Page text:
I made one big planning mistake before I left in August. I planned to be in Europe/ the Schengen zone for 120 days on a tourist visa. And for anyone who knows about the Schengen agreement, would have been able to inform me that this is illegal. You can only be here for 90 days out of every 180 day cycle in a year. I realized this after I arrived in Sweden and freaked out, calmly. This year is about being open and flexible, so I had to develop some backup plans, and alternative visa possibilities. After a lot of hard work, waiting in many German government offices, trying to go to the German embassy in Sweden were they thought I was stupid because I didn’t know how to take a number from a machine, and reading every ex-pat blog that ever was written, I can now say with great relief that obtained a German Visa and I am legally able to stay in Europe until the middle of December. It was an interesting experience feeling possibly “illegal” in a country where I so wanted to stay, and I have learned a lot from this. The main point is that I am very lucky to be able to support myself this year (my Watson money in my bank account being the main reason the German government let me stay). The visa is on a condition that I will continue not to work while in Germany because I already am self-sufficient. This was an especially interesting moment to be going through this with the current refugee crisis. It’s obviously a completely different situation from mine, but the feeling of wondering if you can be accepted in a different country is the same. I can’t imagine what this would have been like if I didn’t speak some German, already have means of substance, have the support of many friends in Berlin including my roommate who went with me to the interview, or a back up plan to go somewhere else. There are 4,185,302 registered refugees from Syria as of October 4th. I hope some people are giving them a smile and being nice to them today, even if they won’t be staying where they are right now for long.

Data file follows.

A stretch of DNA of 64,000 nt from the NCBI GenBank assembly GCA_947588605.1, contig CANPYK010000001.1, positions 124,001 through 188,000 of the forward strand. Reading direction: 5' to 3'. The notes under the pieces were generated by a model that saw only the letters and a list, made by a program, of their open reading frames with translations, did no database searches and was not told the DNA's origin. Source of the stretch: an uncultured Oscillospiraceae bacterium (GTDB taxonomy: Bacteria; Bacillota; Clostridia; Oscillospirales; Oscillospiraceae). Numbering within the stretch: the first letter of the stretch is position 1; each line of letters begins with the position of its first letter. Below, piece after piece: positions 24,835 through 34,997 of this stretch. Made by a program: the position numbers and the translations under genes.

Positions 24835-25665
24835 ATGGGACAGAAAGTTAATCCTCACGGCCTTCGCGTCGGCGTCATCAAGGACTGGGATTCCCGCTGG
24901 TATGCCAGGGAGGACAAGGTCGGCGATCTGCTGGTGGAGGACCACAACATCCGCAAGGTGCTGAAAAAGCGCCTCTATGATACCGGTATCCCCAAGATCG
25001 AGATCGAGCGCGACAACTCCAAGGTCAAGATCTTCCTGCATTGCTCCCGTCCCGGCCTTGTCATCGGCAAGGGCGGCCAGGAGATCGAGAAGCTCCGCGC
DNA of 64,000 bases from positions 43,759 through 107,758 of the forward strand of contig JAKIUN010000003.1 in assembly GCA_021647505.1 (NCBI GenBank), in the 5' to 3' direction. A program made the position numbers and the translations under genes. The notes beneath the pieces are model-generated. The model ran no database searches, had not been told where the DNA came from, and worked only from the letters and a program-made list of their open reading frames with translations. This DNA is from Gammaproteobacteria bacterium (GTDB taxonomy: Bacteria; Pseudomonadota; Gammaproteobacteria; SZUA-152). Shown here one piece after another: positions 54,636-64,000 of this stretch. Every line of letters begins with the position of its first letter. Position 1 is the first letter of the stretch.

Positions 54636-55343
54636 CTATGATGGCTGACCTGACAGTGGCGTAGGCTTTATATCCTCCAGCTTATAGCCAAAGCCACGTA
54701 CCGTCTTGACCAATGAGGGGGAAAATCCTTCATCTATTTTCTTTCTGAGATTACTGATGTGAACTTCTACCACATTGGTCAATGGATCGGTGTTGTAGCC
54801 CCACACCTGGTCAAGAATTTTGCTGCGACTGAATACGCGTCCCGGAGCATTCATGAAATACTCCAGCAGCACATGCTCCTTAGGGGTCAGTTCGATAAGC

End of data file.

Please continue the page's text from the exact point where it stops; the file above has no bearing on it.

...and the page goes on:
And to celebrate my Visa I helped plant over 500 tulip bulbs on the graves on Berliners in the Alter Friedhof St. Marien – St. Nikolai. This project was organized by the Die (Kultur-) Gärtner, or “culture gardeners.” They have no family relation or connection to the graves, but they are interested in keeping this old cemetery a part of Prenzlauer Berg. When these flowers bloom in the spring I will be in Australia!